There is a photograph hanging on the wall of Orazio’s studio that he took over 20 years ago on his family’s land in Italy. It is not a view of the sloping hills or the olive trees or the mountains in the distance; the camera is pointed straight down at the earth beneath his feet, capturing the dirt: dry, cracked and uneven, strewn with sticks, bits of straw and small stones. This land, his earth, has always been central to Orazio’s work. His earlier series, Terra, explored this geography in maps, both imaginary and personal, using handmade lime paint, pigments, oil pastel and graphite. For his new work, Terra Bruciata, Orazio takes on the role of alchemist.
Alchemy or Al-kemi derived from the Arabic/Egyptian meaning “divine chemistry” or possibly “black earth”. Simply, it was the process of transforming base metals into gold. But it was so much more than that. It was an early form of the investigation of nature and and ancient path of purification and transformation. It was a seemingly magical process of a combination of materials, a burning off process and a transmutation or metamorphosis.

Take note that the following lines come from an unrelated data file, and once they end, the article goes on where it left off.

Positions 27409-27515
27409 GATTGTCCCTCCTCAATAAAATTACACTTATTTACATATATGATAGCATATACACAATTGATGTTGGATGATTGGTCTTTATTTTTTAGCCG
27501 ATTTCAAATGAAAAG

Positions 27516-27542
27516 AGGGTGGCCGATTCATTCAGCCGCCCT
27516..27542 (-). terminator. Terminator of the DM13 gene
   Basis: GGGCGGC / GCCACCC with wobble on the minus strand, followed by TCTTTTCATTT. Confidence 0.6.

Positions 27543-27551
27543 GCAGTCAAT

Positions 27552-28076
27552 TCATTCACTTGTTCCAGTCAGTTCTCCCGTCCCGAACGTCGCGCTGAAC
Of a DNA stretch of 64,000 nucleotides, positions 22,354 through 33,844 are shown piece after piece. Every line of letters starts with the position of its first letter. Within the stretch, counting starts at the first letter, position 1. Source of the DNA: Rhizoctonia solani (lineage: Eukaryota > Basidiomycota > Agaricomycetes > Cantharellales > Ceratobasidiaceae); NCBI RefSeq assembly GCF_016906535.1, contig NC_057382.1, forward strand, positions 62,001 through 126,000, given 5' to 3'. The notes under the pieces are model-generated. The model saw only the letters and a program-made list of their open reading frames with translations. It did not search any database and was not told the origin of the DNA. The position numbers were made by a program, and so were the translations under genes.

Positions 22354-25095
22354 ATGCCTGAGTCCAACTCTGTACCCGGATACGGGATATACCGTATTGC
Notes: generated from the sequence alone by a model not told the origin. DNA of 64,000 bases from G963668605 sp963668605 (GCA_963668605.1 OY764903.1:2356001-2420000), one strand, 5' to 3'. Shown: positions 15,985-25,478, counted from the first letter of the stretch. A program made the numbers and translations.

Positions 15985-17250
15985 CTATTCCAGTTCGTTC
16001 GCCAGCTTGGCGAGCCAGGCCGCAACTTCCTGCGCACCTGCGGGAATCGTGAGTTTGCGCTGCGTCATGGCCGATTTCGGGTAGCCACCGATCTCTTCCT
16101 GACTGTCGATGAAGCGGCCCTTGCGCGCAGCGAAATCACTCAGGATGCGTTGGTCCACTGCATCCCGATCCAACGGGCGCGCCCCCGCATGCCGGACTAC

For this new work, Orazio collected buckets of dirt from the street being excavated outside his Brooklyn studio. He combined the dirt with crushed charcoal, bits of straw and ash, then took this mixture and pressed it onto 500 pound watercolor paper, making a thick durable surface. This is the prima materia to which he then adds handmade lime paint, earth pigments and shellac. To this, he takes a blowtorch; the fire setting off an alchemical/chemical reaction, creating a deeply encrusted surface, rich with color and rare patinas. By combining and experimenting with raw, organic natural materials and utilizing the four elements: earth, air, water and fire, Orazio has succeeded in creating objects of are beauty, evocative of place, emotion and breathtaking experience.